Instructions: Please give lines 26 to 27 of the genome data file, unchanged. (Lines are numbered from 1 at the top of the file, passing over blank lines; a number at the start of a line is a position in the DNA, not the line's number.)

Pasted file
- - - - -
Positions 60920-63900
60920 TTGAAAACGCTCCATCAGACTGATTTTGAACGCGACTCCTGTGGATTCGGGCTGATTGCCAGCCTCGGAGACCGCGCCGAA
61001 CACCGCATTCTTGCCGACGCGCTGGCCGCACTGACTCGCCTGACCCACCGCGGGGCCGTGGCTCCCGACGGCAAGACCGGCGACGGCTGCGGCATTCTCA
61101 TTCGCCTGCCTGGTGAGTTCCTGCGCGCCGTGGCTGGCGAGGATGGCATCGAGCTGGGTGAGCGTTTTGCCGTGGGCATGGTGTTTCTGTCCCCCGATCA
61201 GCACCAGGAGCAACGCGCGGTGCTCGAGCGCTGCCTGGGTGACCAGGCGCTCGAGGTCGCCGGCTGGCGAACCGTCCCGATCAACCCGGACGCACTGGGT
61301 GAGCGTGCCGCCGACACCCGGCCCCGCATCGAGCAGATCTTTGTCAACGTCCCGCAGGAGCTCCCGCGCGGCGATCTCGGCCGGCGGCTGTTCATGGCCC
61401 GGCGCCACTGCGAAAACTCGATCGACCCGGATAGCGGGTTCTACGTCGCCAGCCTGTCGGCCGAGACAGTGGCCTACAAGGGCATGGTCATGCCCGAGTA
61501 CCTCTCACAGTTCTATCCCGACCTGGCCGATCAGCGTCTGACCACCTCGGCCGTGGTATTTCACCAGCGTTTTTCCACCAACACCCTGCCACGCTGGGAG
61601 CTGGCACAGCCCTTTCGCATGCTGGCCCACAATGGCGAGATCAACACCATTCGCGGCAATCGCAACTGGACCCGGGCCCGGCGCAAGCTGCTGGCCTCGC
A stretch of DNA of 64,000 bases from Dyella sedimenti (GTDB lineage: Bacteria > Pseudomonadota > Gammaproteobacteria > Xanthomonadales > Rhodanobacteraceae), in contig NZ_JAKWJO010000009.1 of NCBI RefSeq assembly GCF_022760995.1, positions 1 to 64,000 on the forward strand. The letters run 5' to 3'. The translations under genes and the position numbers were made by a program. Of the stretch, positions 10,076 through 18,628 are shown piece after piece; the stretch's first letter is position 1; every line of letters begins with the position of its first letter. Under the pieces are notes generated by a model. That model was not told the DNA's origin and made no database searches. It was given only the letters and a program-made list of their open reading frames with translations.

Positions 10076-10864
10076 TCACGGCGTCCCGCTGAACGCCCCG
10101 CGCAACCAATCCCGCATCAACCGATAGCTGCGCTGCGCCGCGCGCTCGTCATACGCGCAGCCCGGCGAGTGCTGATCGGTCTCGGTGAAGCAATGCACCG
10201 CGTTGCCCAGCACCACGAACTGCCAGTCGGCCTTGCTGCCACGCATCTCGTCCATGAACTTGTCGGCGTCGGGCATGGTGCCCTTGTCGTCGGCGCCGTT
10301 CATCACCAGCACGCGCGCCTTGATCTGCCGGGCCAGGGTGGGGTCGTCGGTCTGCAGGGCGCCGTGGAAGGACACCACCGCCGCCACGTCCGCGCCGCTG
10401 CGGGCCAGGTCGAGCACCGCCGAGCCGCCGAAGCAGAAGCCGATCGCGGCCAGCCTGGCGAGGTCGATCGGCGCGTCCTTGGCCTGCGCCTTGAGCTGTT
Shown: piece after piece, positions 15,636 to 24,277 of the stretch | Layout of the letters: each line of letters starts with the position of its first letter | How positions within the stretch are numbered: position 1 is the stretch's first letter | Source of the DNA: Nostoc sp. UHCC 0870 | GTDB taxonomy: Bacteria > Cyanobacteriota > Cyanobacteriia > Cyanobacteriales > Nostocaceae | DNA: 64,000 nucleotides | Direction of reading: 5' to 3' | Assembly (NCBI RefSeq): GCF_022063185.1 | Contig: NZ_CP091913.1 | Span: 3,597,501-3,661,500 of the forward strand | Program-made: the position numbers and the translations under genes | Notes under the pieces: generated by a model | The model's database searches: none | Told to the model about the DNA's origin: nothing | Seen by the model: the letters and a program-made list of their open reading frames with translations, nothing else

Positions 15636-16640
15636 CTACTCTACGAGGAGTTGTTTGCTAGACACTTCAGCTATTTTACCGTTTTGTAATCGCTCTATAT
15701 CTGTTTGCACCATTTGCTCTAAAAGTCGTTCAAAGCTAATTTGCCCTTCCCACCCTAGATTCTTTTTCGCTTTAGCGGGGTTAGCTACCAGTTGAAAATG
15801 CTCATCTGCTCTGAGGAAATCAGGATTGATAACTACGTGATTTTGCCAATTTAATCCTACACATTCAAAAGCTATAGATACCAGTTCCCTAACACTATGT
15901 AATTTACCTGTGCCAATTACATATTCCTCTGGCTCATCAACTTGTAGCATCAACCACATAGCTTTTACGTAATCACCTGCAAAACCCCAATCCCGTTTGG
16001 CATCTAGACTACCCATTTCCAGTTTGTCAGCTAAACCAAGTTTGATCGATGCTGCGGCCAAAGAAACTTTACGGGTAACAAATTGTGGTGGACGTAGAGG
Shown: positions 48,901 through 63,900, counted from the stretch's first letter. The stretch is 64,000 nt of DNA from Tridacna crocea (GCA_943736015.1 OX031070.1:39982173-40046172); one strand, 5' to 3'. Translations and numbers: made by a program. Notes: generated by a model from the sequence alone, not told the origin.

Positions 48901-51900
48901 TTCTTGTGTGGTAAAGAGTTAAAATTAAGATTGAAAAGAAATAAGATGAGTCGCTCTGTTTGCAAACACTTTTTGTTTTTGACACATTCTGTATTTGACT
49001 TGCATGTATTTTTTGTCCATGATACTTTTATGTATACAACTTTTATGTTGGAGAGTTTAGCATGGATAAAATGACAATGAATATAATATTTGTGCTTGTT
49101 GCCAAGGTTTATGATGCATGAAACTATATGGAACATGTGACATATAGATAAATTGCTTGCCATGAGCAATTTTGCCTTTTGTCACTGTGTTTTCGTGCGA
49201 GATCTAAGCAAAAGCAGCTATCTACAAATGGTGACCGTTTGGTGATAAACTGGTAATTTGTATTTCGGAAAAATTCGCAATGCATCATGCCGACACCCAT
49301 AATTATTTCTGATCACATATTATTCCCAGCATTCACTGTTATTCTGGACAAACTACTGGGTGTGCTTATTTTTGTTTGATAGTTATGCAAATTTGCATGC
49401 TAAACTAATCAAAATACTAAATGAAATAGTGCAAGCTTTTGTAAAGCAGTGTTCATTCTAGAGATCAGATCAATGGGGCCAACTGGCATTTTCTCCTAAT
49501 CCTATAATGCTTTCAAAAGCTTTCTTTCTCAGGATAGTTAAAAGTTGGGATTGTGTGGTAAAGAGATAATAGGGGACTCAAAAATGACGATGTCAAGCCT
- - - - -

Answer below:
48901 TTCTTGTGTGGTAAAGAGTTAAAATTAAGATTGAAAAGAAATAAGATGAGTCGCTCTGTTTGCAAACACTTTTTGTTTTTGACACATTCTGTATTTGACT
49001 TGCATGTATTTTTTGTCCATGATACTTTTATGTATACAACTTTTATGTTGGAGAGTTTAGCATGGATAAAATGACAATGAATATAATATTTGTGCTTGTT